loser, but it’s no master’s thesis, either.

MAXWELL/Embrya (Columbia/Sony)
On the cusp of megastardom, the emergent prince of soul is far too much of
an oddball to play it straight. In the tradition of Terence Trent D’Arby’s
Neither Fish nor Flesh, Embrya is a far more convoluted version of the
debut album, Urban Hang Suite – song titles like “Luxury: Cococure” (the
single, no less) and “Gravity: Pushing to Pull” ensure there’ll be the sort
of complexity that second-years crave. “Confusing as this is,” our
Brooklynite Lothario sings in “Drowndeep: Hula,” “I hope my kiss can
rectify the lack of part-time bliss.” Well, yeah, it does. The music is
impossibly soft and supple, with relentlessly percolating bass and pillowy
strings, and Maxwell confidently overcomes the potential drawback of having
hardly any tunes to speak of. The first half-hour seems like the most
effortlessly sensual music ever made; the second is inevitably
anticlimactic. I’m convinced he’s the secret love child of Teddy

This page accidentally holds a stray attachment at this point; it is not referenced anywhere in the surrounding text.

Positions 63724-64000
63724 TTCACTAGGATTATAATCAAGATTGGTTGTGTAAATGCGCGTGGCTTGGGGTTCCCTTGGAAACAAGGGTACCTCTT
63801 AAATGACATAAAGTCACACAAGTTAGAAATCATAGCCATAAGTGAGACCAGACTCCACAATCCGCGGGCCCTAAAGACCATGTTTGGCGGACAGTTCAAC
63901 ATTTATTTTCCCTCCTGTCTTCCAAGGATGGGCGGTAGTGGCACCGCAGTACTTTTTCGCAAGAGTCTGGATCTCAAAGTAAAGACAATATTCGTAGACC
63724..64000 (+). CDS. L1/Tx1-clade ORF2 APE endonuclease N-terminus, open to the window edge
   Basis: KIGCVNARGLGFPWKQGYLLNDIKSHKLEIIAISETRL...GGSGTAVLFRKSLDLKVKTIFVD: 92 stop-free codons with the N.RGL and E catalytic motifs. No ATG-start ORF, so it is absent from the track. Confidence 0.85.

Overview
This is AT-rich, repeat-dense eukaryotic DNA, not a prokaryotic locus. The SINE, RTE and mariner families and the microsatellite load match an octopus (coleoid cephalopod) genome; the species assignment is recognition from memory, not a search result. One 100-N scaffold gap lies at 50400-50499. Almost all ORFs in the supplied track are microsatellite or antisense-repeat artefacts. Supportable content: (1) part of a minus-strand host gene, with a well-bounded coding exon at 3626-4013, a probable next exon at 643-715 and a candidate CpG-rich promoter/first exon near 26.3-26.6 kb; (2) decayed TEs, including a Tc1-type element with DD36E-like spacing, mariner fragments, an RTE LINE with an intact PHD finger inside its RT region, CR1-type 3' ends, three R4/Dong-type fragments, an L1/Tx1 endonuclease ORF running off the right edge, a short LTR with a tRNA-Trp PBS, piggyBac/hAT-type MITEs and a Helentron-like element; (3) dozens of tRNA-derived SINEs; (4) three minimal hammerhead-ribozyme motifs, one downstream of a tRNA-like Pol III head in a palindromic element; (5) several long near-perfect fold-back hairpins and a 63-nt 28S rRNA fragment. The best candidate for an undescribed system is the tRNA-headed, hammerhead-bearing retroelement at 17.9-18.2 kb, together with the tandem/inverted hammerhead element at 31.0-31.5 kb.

Pendergrass and Kate Bush. Everybody into the pool.

BUTTERFLY CHILD/Soft Explosives (HitIt)
Gorgeous, made-in-Chicago third album by project led by fey Irish fella Joe
Cassidy, a former protÈgÈ of cult art-pop duo A.R. Kane. Butterfly Child
sound rather like Nick Drake fronting the High Llamas, as the fragility and
tenderness in Cassidy’s voice and lyrics are juxtaposed with vast, ornate,
avant-pop arrangements (it’s not far off from the Mercury Rev disc, out in
late September). More straightforward than his previous work but no less
ambitious, Soft Explosives is glorious.

DUSTY SPRINGFIELD/Where Am I Going/Ev’rything’s Coming Up Dusty
These reissues of the second and third albums by England’s most strident
soul singer of the ’60s are so utterly fabulous that I fear I don’t deserve